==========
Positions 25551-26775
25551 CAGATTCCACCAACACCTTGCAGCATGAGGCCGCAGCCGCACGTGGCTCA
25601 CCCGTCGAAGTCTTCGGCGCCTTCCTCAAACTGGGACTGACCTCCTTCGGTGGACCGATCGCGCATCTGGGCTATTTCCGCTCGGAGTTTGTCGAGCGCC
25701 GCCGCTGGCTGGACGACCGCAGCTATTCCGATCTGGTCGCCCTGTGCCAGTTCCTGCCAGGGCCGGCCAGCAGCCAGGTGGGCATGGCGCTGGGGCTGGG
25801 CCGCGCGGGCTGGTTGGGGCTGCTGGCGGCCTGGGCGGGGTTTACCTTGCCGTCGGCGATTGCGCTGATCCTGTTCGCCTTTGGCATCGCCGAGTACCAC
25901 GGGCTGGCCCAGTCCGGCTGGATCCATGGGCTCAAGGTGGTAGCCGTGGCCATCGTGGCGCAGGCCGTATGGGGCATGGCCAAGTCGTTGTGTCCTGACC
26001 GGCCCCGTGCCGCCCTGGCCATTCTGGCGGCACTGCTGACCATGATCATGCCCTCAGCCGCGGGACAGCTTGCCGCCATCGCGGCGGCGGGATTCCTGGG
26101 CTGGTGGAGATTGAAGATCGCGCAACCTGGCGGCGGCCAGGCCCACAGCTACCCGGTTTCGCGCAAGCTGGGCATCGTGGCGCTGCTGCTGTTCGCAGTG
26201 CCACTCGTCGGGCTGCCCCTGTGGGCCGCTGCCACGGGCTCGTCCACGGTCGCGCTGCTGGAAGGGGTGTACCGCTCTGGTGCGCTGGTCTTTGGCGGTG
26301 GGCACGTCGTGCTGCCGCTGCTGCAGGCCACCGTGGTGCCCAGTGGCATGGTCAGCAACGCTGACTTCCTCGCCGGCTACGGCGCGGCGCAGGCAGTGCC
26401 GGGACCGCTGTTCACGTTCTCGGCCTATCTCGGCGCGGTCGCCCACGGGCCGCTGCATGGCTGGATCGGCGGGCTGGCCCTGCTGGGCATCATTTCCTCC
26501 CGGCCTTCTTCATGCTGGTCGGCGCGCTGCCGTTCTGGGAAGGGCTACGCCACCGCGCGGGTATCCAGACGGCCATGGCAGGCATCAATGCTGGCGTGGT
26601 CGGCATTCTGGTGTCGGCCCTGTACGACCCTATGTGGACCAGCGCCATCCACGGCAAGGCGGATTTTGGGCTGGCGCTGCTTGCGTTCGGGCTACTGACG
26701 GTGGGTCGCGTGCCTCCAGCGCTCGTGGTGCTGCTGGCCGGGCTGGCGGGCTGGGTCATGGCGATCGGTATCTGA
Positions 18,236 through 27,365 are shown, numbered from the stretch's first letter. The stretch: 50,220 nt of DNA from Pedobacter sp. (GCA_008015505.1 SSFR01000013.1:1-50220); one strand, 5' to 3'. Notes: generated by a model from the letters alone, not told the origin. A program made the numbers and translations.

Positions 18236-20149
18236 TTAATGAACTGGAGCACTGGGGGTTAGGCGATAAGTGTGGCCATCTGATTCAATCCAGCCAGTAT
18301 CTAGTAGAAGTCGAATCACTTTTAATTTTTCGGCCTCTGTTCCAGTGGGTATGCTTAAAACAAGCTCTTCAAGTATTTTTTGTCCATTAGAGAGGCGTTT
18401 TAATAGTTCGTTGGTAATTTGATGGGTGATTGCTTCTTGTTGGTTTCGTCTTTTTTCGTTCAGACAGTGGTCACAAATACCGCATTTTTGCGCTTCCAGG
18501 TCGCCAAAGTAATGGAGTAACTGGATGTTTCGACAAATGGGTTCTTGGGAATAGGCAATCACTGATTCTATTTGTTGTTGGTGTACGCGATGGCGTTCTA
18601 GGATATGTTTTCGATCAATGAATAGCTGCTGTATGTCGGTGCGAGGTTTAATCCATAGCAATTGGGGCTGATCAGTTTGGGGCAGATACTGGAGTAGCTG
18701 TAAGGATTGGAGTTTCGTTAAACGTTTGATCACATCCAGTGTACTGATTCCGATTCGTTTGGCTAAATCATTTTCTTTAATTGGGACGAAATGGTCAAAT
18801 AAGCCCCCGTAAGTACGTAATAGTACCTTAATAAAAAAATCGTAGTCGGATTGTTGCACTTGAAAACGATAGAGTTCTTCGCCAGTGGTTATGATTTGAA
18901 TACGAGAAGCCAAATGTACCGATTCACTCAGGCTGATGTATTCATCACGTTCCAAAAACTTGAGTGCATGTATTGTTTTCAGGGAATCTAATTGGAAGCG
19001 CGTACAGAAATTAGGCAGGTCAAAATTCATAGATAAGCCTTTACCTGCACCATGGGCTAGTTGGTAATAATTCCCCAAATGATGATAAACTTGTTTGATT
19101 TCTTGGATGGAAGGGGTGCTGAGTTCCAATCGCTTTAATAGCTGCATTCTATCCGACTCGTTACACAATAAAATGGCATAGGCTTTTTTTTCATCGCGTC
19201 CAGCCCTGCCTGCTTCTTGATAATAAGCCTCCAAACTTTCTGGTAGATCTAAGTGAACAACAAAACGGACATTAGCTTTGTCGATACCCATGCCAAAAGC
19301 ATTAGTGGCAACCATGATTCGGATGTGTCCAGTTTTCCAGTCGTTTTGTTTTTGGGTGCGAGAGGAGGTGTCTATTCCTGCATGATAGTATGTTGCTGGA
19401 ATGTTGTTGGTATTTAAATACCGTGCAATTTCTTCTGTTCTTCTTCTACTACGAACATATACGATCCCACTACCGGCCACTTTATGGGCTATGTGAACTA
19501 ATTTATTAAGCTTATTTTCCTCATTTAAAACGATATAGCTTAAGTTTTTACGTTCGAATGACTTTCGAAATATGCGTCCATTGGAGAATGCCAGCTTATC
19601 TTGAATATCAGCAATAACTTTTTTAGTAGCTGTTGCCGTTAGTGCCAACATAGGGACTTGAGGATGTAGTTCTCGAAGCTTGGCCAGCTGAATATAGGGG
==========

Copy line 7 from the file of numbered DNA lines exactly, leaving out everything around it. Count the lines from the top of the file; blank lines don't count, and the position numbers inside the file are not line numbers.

26001 GGCCCCGTGCCGCCCTGGCCATTCTGGCGGCACTGCTGACCATGATCATGCCCTCAGCCGCGGGACAGCTTGCCGCCATCGCGGCGGCGGGATTCCTGGG